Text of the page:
Letta has set an 18-month deadline for the reform, which will be framed by a panel of 40 parliamentarians helped by 35 'wise men'. Reforms will include a new electoral law, cutting the number of MPs and stripping the Senate of its equal status to the Lower House. Law-making is slower in Italy than other countries because the Senate has the same powers as the House. The current electoral law has been widely criticised because it does not let voters pick their MPs and tends to produce different majorities in the two houses, as happened in February's general election which led to two months of deadlock. President Giorgio Napolitano was re-elected to solve the impasse and shepherded into existence a coalition between ex-premier Silvio Berlusconi's centre-right People of Freedom (PdL) party and Letta's own Democratic Party (PD), traditional enemies.
Announcing the reform bill, Constitutional Reform Minister Gaetano Quagliariello said the path was clear for parliament to approve it by the end of October 2014. "The bill lays out the playing field and sets the duration of the match," he told reporters.
The 40 members of the Italian parliament's two Constitutional affairs committees will hammer out the reforms after consulting the 35 'wise men', who are mainly academic experts on the Constitution and jurists and represent both sides of the political spectrum. The reform panel of 20 members of the Lower House and 20 Senators will be set up in October this year when the experts' recommendations have been received, Quagliariello said.
"By that time, the committee of experts that has been appointed today will have finished its work and presented its report to the government," he said.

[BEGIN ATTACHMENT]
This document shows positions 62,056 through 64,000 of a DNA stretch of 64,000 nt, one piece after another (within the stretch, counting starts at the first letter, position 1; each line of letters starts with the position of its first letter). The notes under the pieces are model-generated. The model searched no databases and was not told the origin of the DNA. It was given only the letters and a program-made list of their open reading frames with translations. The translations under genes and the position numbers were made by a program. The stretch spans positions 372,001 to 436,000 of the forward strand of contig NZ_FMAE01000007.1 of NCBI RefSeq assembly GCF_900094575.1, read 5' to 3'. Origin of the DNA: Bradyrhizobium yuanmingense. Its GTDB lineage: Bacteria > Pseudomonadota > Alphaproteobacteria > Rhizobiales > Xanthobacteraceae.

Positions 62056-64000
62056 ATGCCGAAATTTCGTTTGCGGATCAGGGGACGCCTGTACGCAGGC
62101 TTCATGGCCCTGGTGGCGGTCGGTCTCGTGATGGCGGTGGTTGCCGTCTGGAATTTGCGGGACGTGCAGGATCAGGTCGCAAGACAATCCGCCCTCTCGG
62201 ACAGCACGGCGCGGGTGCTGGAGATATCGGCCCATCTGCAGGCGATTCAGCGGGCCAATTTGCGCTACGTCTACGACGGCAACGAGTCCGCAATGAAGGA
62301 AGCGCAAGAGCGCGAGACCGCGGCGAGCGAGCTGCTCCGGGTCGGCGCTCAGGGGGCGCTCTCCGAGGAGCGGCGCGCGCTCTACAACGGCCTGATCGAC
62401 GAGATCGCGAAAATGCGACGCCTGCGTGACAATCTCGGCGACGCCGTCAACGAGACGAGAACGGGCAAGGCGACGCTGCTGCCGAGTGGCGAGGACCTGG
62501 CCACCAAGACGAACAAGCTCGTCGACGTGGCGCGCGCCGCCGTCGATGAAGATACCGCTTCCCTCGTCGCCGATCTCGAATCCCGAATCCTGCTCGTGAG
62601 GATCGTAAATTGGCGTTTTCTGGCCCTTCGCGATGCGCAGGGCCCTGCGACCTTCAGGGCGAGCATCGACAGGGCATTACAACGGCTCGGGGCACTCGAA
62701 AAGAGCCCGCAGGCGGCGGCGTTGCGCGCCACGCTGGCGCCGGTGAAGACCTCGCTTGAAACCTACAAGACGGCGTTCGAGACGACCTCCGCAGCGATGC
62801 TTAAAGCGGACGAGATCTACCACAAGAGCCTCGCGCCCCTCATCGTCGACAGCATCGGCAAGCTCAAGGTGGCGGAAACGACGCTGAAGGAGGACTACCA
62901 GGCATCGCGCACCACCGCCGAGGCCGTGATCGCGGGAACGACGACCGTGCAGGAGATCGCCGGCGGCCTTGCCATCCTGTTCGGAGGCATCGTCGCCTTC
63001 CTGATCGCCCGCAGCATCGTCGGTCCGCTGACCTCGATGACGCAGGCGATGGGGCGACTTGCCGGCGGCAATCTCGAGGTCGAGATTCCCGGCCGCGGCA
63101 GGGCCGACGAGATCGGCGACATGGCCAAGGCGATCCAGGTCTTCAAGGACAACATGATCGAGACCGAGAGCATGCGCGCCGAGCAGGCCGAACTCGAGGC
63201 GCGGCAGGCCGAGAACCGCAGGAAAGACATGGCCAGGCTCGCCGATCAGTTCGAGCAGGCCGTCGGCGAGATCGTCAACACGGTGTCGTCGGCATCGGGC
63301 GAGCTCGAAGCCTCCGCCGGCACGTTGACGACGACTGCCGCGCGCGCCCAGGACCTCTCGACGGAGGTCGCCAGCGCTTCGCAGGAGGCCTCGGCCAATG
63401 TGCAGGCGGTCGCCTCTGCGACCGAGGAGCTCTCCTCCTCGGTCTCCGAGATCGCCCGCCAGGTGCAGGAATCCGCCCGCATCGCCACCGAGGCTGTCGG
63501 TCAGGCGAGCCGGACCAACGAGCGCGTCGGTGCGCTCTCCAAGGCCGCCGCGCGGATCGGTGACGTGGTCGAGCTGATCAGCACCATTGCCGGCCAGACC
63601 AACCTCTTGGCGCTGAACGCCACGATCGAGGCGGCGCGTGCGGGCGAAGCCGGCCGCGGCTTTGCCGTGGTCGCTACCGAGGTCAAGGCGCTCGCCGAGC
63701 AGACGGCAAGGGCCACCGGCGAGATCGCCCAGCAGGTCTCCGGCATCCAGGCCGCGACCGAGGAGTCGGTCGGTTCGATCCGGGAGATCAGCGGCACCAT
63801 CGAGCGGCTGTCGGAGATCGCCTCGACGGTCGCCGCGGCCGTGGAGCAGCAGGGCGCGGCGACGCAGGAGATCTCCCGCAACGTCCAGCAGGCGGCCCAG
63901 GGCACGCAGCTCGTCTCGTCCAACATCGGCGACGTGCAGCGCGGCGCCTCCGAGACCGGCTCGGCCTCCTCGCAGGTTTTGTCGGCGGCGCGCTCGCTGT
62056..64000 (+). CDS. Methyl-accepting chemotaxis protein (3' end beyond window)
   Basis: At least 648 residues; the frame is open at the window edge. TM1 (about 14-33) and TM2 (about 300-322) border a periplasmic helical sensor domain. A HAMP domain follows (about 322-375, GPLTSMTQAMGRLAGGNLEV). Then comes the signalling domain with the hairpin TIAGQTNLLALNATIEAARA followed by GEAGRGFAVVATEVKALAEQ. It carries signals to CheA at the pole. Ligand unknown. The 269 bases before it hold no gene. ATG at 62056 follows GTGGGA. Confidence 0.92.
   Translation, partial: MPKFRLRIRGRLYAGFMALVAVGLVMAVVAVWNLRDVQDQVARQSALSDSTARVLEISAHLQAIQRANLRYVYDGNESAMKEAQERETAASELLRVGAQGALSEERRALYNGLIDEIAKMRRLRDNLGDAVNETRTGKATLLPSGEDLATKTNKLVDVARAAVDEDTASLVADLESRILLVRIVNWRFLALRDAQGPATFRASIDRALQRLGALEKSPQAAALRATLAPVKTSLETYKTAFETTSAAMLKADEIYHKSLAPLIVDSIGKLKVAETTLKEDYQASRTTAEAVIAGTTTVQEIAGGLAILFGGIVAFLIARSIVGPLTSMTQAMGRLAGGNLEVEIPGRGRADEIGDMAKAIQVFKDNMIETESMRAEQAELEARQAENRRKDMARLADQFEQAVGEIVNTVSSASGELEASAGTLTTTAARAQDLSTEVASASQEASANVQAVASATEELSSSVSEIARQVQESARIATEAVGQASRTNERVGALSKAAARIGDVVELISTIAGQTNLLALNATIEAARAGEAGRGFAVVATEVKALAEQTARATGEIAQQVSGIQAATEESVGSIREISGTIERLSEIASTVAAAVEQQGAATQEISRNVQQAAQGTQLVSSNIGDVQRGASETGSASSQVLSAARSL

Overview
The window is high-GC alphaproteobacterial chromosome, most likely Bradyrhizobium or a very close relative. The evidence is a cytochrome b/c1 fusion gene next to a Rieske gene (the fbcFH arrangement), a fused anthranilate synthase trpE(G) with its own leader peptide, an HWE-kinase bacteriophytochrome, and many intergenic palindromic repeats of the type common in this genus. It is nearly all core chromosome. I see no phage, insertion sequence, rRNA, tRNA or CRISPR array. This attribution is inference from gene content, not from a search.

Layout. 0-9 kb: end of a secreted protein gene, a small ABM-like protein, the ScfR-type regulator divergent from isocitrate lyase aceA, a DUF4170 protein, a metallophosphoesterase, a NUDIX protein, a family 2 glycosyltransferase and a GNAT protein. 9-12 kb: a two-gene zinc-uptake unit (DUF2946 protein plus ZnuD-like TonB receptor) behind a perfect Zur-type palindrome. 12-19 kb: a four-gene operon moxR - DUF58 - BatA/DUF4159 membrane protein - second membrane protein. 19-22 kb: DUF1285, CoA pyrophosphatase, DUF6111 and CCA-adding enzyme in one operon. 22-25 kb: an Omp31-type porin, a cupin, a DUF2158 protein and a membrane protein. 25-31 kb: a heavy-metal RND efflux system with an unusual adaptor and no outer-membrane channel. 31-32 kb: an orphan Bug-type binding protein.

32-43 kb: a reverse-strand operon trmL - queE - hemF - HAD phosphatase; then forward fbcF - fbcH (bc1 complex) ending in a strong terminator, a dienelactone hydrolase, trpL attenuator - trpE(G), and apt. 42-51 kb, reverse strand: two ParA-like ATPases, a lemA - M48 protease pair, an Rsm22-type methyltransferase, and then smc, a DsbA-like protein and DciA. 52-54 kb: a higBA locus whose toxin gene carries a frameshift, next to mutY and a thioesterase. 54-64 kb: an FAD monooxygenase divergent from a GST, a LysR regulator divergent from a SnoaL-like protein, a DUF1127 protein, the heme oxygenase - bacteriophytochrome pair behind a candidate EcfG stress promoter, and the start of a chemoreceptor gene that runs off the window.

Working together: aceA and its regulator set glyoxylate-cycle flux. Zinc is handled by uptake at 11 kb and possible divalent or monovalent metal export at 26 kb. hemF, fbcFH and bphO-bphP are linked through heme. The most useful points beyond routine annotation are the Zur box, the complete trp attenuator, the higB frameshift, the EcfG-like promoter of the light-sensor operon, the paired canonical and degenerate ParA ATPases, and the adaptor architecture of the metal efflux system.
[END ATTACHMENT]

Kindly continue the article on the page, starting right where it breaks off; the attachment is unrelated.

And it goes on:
Reforms to make the House the sole legislative body, cut the number of MPs and change an electoral law dubbed a 'Pig's Sty' by its creator in 2006 have almost universal backing. But another mooted reform, changing the way the Italian president is elected, is more controversial. Currently the head of State is voted in by parliament. There is a groundswell on the right for changing this to let the Italian people choose him, as in France and the United States, but this is opposed by some on the left, despite Letta saying earlier this week he was "open" to it. The PD is divided over whether having a president elected by the people is a good idea, with some fearing a charismatic leader like Berlusconi or anti-establishment comedian-turned-politician Beppe Grillo, who scored heavily in the general election but is boycotting the old parties, might ride roughshod over parliament. Any changes to the Constitution require a two-thirds majority in both chambers. If they do not get this, they are subject to a popular referendum, which can abrogate the reform. Quagliariello said the new reforms would in any case be put to a referendum. Letta has said he will resign if the reforms are not framed within the 18-month limit he has set. Previous attempts at sweeping institutional reform have failed, most notably a two-year Bicameral convention which was scuppered by Berlusconi. The government on Thursday put the reform bill on a fast track. Some, like employers' body Confindustria, think the government has its priorities wrong. Confindustria head Giorgio Squinzi earlier this week said the PD and PdL should stop "chattering" over such issues and instead get cracking on reviving an economy that is in its longest recession for 20 years, with unemployment at record highs, especially among the young. Letta replied that growth and jobs were just as high on the government agenda, as shown by Wednesday's scheduling of a four-way European jobs summit in Rome June 14 bringing together ministers from Germany, France, Spain and Italy.